My ancestors died in the Holocaust. I just found out about it.

Ben Sales

Ben Sales’ great-grandfather, Abba Sales, emigrated from Eastern Europe to the United States in 1921. His parents and other relatives were killed in the Holocaust. (Courtesy of Ben Sales)

NEW YORK (JTA) — Last week, I learned that my direct ancestors were killed in the Holocaust.

This information, inscribed both in a Jewish book and in a letter my brother found folded into a Haggadah, changes the family history we thought we always knew.

Growing up, we were told that we were the ones who got out decades before the Nazis destroyed our family’s hometowns. My mother’s family came in the first decades of the 20th century, my father’s family a decade or so later. All of my grandparents were born in the United States, attending public schools in Boston and Chicago when Kristallnacht hit Germany’s Jews in November 1938.

When I heard old family stories, they were about going hungry and working three jobs in the Depression. They were about my paternal grandmother hiding from her Christian neighbors on Easter Sunday, or my maternal grandfather having to bootstrap his own business in the ’40s because none of the engineering firms where he applied would hire a Jew.


Our story was one of American obstacles and opportunity, not European persecution. That was something we had been lucky to escape in the age of pogroms. My grandmother told me again and again when I was a kid that everybody lost people in the Holocaust, but that our people were distant relatives — because we had all gotten out.

Holocaust remembrance was still a constant presence in my Jewish schools, camp and community — from literature to survivors’ testimonies to a high school summer visit to the death camps. But I always viewed it as a collective tragedy, not a personal one. Yes, my duty was to never forget, but it was my duty as a Jew and a moral person, not as a descendant — because we all got out.

But we did not all get out. Most of us, yes. Not all of us.

The names of nine of my murdered relatives were inscribed in the inside cover of an old set of Mishna, the ancient Jewish legal text, that has sat in my parents’ living room for as long as I can remember. They were published by Wolf Sales, my great-great-uncle, in 1955, but because the commentary in the books was in Yiddish, none of us had ever really used them.

On Passover, on a whim, my brother cracked open one of them. The Hebrew inscription dedicated the volumes to the victims of the Holocaust. And the first two names listed were those of my great-great-grandparents, Simcha and Beila Sales.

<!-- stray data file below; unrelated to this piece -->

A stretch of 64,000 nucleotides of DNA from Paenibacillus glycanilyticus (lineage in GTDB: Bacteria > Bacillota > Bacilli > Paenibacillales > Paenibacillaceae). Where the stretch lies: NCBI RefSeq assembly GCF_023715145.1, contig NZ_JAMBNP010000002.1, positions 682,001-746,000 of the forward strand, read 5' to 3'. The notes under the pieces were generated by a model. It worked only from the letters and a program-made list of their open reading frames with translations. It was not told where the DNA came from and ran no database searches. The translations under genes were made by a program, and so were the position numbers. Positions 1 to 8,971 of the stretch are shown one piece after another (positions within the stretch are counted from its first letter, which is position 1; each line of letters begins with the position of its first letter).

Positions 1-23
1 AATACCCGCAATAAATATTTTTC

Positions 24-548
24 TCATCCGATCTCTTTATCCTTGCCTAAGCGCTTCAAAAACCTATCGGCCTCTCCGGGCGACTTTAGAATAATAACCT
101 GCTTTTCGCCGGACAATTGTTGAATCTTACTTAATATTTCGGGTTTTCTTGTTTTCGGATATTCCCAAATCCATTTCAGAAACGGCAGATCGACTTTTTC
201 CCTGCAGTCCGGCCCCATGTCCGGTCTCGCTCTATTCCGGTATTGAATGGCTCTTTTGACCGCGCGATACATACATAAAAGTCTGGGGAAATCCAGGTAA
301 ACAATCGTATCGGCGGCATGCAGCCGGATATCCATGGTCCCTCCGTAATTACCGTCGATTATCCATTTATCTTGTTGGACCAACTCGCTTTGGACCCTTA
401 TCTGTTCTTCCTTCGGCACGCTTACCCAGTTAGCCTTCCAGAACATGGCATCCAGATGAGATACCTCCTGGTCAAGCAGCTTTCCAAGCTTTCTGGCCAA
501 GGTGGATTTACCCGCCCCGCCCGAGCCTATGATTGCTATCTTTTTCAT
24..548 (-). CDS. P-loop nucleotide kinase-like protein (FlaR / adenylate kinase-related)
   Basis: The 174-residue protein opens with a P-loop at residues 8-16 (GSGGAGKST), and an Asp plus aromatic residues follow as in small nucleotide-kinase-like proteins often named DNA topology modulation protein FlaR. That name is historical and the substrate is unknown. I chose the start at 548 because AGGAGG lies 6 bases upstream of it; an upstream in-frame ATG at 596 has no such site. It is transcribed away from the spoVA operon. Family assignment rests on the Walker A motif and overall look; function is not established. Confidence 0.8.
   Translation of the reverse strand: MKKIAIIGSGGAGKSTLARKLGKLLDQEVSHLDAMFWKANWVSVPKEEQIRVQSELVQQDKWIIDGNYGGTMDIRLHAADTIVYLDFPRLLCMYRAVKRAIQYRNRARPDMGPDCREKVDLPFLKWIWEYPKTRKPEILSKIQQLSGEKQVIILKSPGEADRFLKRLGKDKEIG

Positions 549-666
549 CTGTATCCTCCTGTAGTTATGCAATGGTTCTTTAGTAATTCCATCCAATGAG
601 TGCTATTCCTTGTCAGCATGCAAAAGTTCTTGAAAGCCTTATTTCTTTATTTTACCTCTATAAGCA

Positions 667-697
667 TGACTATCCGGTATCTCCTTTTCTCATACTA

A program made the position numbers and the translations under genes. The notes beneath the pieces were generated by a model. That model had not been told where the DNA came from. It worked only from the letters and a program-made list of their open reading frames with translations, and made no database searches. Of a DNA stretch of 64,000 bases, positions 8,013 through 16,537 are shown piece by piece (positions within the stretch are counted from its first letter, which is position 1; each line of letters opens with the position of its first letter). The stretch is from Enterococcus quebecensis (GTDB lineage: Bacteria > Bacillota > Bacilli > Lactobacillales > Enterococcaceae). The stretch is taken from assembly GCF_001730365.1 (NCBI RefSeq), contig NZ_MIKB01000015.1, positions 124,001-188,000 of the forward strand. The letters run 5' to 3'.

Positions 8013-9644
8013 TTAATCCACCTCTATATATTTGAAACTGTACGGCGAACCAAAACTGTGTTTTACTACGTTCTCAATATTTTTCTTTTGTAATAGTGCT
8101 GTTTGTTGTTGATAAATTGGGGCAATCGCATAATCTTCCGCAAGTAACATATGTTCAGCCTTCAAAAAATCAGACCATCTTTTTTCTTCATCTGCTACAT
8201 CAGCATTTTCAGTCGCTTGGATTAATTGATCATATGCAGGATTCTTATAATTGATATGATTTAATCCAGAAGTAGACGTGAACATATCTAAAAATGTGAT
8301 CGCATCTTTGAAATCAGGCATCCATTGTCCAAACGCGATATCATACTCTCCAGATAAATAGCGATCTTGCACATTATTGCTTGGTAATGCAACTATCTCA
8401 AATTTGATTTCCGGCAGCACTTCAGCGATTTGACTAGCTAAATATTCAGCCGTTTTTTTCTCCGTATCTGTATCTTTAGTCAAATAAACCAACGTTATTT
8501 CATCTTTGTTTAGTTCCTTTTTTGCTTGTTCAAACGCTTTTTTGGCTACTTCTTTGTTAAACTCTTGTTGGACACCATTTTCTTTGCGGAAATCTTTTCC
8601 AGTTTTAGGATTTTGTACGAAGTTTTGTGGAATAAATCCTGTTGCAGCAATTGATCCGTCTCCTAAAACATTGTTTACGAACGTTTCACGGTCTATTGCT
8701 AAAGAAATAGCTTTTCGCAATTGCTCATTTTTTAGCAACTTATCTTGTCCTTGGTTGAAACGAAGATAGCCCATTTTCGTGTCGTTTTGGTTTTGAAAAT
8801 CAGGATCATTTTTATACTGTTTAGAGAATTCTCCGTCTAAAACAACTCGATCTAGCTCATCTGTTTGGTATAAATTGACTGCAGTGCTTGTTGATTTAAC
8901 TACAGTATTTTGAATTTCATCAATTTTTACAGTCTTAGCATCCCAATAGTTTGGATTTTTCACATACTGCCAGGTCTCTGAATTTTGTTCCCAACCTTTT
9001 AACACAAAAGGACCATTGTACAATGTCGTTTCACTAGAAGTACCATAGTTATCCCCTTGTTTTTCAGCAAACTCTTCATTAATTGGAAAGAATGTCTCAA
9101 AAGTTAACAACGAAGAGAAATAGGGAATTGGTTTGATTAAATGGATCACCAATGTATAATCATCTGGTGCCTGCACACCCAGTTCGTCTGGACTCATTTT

I don’t know much about them. Had you asked me their names two weeks ago, I couldn’t have told you. I’ve heard stories about their son, my great-grandfather Abba Sales, who is my brother’s namesake, but they all concern his life after he emigrated in 1921. He and his son, my grandfather, had both died before I turned 3, and I never knew anything about his life in the Old World.

But now I know that Abba’s parents lived in the Galician Polish city of Przemyśl. After the Nazis took control of the town in 1941, they forced the city’s 24,000 Jews into a ghetto, along with other Jews from the area. Between 1942 and 1944, nearly all of these Jews were sent to concentration camps — mostly to Belzec — or were otherwise murdered. The only survivors from that branch of my family were my great-grandfather, as well as his brother’s family, who moved to America in 1939.

In the days since then, I’ve tried to find out more about Simcha and Beila, using the Yiddish spelling of our last name that I only now know. But so far it has been to no avail. They don’t show up in the databases of the Holocaust museums of the United States or Israel. Nor are they listed in a comprehensive online resource about the perished Jewish community of Przemyśl.

One Sales from Przemyśl does come up in a database — Esther Sales, who (appropriately) was a saleswoman in a fur store before she was killed. But her name doesn’t appear in the family lists we found. I called the number of the survivor in Israel who had submitted her name for documentation, only to find out that he died six years ago.

But here’s what I do know, in the words of the Mishna inscription: Simcha Sales was God-fearing and modest. Beila planted the love of Torah into her children. One of those children left in his youth and settled in Boston, where my grandfather and father were born before the family moved to Skokie, Illinois. I grew up nearby, and that is where I learned, decades later, of the family we lost. And I will keep searching.